We enjoyed braaied chicken, pork rashers, boerewors (farm sausage) and sweet potatoes wrapped in tinfoil and cooked in the coals.   A fab way to end Heritage Day!


Catching up with the Kokstad Clan

Schools broke on Friday and I was looking forward to having a long free afternoon to pack and organise myself for departure to KZN instead of my usual trick of going directly to the airport from school.   However, there was something I had to do before I could settle down to the packing.  I left school at 12:30 after setting it up for the new term and then as I have been suffering from an infection which has left me feeling rather low I went to Constantiaberg for a bladder and kidney scan just to make sure all is in order.  Phew – yes everything is fine and I just need to get over myself!

The best way to do this is to get out there and have a holiday!   Saturday morning found us packed and ready for Lisa to take us to Cape Town International and we were in the air at 10:30 a.m.   The sun was trying hard to shine and we took off in only slightly overcast conditions.  Sitting in the second row of Mango was delightful with Earl at the window disturbing my reading by pointing out the fabulous landscape below.  I am not usually a happy flyer but this year has seen me in the air several times and hey – I’m now quite blasé about the whole affair – didn’t even listen to the safety instructions – I now know to grab the flippin’ mask before helping the next guy and kick off the heels to go down the slippery slip after following the well-lit arrows to the exit. And who cares anyway – if we crash I hope it’s over in a flash – I don’t want to be floating in the icy ocean below!

Durban did not put on its best face for us – temperature – same as Cape Town and raining too!  Come on KZN – we need some cheering up!  Too long have we suffered the winter blues back home – it has been the longest, coldest and wettest winter we’ve had since 2004!

Our hire car is a Toyota D4D Double Cab  much like the one Earl used to drive so he is a happy chappy.   We have booked to go to Wattle Crane Cottage high in the mountains and this requires a 4X4 – more about that later.

Ahhh KwaZulu Natal – how different to the Western Cape. It’s the colour that is the first thing to strike you – different shades of green and more green.  The mountains are green, the fields are green unlike the Cape   KZN is lush and sub tropical – The Cape is mild and Mediterranean.   The further away from Cosmopolitan Cape Town you go the more you feel that you are truly in Africa.   We travel along the South Coast for a while and stop to buy some fruit from the roadside informal traders.   I have never seen such enormous avocado pears.  The traders bring barrows full of produce and sit in front of their huts and sell to the passing motorists.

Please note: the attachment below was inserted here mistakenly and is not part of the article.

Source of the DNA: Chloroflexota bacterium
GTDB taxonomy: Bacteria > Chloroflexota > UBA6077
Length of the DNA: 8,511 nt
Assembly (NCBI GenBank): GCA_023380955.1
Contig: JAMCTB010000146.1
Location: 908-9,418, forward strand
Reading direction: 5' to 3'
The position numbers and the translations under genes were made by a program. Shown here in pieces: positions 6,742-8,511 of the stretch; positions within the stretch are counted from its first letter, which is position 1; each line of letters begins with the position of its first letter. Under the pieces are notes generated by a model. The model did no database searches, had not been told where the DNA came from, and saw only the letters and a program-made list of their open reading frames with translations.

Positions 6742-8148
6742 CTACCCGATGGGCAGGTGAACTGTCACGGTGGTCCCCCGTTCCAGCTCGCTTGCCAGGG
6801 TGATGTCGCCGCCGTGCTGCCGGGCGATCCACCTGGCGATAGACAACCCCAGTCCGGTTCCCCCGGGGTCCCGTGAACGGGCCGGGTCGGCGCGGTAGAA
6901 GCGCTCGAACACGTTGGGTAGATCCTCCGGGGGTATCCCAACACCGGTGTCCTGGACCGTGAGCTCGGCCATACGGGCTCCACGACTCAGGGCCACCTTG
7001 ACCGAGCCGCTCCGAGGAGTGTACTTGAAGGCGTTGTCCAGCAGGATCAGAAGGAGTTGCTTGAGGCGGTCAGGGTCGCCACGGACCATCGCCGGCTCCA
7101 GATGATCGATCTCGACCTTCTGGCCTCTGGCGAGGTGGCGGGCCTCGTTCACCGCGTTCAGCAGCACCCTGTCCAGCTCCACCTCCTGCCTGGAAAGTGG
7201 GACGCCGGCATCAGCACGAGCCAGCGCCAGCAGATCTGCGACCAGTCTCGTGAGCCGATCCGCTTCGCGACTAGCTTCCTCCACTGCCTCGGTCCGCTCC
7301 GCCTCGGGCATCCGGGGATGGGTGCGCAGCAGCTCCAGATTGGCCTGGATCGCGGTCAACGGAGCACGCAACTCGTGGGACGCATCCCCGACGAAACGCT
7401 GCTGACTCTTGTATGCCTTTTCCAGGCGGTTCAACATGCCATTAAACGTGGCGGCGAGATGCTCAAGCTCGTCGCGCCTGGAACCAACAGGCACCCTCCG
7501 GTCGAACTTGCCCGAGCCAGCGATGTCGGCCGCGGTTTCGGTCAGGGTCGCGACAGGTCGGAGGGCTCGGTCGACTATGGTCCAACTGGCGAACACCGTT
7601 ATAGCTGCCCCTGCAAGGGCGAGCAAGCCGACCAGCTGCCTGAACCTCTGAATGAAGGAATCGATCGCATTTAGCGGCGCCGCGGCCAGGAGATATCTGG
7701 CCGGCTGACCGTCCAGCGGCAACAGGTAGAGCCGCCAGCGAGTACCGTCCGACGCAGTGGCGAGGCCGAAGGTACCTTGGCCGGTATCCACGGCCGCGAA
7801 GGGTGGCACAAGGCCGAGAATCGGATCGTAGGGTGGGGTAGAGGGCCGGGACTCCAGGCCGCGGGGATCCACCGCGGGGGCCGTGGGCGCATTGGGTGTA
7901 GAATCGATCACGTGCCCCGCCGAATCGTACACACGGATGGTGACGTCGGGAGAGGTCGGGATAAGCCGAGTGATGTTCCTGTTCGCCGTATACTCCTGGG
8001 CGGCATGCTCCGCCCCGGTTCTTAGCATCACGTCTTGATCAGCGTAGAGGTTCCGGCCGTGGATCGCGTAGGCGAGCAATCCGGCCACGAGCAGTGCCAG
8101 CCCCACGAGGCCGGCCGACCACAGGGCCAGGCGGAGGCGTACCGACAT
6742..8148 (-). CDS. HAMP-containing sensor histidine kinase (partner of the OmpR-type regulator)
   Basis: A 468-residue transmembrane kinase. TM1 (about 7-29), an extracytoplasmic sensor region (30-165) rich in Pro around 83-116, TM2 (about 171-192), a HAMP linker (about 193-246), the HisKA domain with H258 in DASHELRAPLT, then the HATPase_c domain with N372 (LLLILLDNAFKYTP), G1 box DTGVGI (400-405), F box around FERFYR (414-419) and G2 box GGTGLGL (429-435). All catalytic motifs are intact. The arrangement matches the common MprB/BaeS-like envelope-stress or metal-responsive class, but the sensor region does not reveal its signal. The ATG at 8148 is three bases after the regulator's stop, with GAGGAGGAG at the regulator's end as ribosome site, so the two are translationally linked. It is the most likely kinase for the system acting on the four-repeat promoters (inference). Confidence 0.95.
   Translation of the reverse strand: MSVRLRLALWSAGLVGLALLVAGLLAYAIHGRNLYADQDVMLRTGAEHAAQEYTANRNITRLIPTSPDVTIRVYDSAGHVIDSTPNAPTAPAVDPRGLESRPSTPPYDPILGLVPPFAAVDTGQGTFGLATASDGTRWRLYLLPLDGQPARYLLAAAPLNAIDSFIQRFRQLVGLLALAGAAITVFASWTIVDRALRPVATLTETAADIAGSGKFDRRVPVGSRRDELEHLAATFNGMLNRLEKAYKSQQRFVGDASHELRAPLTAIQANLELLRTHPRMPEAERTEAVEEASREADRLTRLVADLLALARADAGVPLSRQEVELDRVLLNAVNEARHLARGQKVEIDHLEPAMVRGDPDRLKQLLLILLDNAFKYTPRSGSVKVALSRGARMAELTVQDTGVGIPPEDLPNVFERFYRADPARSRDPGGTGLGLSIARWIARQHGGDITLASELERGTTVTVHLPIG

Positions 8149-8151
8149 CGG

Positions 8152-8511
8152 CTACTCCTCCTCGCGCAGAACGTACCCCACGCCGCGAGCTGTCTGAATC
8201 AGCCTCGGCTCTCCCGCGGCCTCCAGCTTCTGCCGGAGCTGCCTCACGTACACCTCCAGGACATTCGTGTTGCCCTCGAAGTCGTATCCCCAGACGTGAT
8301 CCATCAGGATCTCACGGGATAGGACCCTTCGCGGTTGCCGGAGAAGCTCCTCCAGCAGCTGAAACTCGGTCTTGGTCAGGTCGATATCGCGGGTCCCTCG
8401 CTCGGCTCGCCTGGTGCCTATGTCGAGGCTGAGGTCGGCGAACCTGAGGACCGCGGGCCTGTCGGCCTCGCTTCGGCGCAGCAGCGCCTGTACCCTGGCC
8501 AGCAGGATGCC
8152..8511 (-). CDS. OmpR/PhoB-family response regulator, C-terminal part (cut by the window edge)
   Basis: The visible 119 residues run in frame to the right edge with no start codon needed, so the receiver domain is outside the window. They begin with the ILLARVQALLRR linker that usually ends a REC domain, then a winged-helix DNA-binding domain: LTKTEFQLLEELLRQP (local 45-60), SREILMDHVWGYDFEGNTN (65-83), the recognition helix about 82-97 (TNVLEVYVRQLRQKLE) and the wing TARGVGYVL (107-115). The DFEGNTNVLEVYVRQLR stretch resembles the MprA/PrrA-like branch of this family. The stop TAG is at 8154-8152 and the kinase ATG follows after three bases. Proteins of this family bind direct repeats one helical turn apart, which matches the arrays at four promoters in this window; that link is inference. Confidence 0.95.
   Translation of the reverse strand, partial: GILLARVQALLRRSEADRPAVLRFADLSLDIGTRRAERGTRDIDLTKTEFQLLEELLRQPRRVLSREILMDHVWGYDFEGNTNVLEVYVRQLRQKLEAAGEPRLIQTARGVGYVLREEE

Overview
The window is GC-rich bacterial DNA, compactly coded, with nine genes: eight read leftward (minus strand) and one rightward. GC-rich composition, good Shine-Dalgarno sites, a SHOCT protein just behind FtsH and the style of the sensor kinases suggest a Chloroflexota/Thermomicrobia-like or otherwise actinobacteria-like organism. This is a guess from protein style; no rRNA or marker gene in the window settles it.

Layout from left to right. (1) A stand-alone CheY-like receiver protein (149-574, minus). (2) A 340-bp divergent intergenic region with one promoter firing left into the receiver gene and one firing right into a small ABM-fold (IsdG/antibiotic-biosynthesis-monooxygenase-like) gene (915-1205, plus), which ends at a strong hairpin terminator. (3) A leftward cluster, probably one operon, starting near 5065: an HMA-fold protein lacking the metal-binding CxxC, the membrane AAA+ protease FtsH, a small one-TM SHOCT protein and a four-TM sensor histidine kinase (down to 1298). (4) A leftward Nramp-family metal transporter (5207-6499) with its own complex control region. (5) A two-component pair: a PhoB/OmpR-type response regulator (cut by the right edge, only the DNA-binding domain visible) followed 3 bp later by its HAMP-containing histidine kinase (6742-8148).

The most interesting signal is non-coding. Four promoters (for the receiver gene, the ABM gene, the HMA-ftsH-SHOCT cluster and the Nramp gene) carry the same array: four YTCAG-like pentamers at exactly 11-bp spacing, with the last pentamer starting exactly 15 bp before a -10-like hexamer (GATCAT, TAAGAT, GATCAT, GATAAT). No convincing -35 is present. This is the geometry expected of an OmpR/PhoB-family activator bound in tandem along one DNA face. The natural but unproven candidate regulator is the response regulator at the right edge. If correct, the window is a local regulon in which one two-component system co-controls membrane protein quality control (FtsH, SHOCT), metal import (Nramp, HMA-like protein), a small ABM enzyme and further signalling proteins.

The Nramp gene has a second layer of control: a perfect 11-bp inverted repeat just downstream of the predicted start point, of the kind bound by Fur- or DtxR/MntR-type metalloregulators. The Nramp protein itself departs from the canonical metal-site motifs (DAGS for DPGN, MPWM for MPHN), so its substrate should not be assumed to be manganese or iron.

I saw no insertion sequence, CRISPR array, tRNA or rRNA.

Informal Trader on the side of the highway

Informal Zulu Trader on the side of the highway


Hut with a view

Hut with a view

When we turn inland and travel through a part of the Eastern Cape to get to Kokstad at the foot of the Drakensburg Mountains.  The roads can be treacherous to travel along because of potholes and livestock who think the road is there for them.  Today the condition of the road is mainly good – maintenance has taken place but the livestock are there.

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Along the way the fruit sellers are there but also some enterprising people who braai mielies on an open fire and provide sustenance for hungry locals and travellers alike.   I wanted to take a photograph but the lady shouted and put her umbrella in front of her and the person next to her sent her child across with the wares so you can just make out the fire of the one and shy brolly of the other in the background.

Not for us but thank for the photograph

Not for us but thanks for the photograph

We made it to Kaag’s Post at exactly 4 o’clock precisely according to Earl”s planning which gives him great satisfaction.

A fork tailed drongo greets us at the bridge

A fork tailed drongo greets us at the bridge

Then flies into the willows

Then flies into the willows

The wild peach trees offer some welcome colour to the eternal green of KZN

The wild peach trees offer some welcome colour to the eternal green of KZN

Simon was hiding when we arrived but the dogs and Lauren were there with the dogs and Shannon and Alan not far behind.  It’s wonderful to be with them again. Shan has grown in the seven months since seeing her last and  she’s now almost as tall as me.    Good thing I decided to get the 12-13 jeans and t-shirt I’ve brought her!

Lauren and the dogs

Lauren and the dogs

Simon was finally persuaded to come out of hiding and had a rough and tumble with his grandfather.

Rough and tumble with Grandpa

Rough and tumble with Grandpa

The Bakers came for supper and we enjoyed a wonderful Weber of pork and chicken and the excellent company of kids’ best friends!   More – much more to follow.